• Sheathe Your Sword: Villain-Possessed Bystander Daniel Hammer is defeated when Romualdo refuses to take up a sword and fight him, as the act is so antithetical to the reason he accepted Darken’s deal that it snaps Hammer right out of the spell.
  • Swords to Plowshares: At the end of “The Weapons Of Peace”, Daniel Hammer’s Talking Weapons allow themselves to be remade for more peaceful purposes (for instance, Crossbow becomes a violin while Arrow becomes his bow) and set out to enjoy their new functions in life.
  • Taken for Granite: In “Heart Of Stone”, Romualdo is turned into a stone statue after falling into a river while fighting magically animated clay soldiers (long story). The only way to fix him is a Magic Kiss... applied to the sorcerer who cast the curse.
  • Talking Animal: Mother Goose is a talking… well, goose. The only explanation offered is that she comes from the forest of Oread.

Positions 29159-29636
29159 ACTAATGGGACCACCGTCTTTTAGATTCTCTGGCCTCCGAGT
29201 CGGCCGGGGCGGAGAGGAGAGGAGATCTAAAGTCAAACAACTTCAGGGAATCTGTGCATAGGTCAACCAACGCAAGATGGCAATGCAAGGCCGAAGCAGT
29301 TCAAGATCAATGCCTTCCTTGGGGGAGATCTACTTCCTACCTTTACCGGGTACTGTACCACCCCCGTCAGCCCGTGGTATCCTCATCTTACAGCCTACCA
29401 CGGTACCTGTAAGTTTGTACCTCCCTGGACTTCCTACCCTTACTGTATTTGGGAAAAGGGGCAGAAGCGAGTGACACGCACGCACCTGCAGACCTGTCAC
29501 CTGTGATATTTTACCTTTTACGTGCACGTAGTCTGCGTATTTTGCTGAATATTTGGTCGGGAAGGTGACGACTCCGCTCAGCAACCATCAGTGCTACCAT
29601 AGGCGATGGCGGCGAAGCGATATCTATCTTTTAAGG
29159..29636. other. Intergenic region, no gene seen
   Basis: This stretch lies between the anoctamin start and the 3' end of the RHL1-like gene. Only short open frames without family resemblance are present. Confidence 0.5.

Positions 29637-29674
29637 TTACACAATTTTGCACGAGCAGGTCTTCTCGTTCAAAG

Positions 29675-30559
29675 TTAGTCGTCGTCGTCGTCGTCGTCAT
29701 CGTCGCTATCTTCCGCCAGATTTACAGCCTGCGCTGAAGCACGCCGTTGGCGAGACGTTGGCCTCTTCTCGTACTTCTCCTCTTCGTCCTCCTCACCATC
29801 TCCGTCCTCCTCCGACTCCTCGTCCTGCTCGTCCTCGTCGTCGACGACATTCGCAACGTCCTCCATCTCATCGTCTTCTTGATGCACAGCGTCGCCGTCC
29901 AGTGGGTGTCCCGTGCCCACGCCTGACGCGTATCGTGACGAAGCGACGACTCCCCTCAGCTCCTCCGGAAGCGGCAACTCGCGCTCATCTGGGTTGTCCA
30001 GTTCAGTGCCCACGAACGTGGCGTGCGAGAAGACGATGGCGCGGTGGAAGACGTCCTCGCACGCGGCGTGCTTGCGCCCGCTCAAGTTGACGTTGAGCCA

• Talking Weapon: In “Weapons Of Peace”, Darken’s spell on Daniel Hammer also causes a few of the weapons he’s made to come to life- specifically, a sword and shield, two daggers, a pair of bolas, and a crossbow and arrow.
  • Thematic Theme Tune: The series’ opening theme, “One Love” (no, not that one), really serves to hammer home how much The Power of Love is going to be showing up in the show.
  • Tough Beetles: Ringo, the dung beetle defense expert from “Tree World”. Amazingly, he somehow manages to make Dung Fu look dignified.
  • Trojan Horse: In “The Weapons Of Peace”, some random weapons are inexplicably left as a gift outside the doors of the castle of Dana. The befuddled guards pick them up and bring them inside… at which point it turns out that these weapons can fight on their own.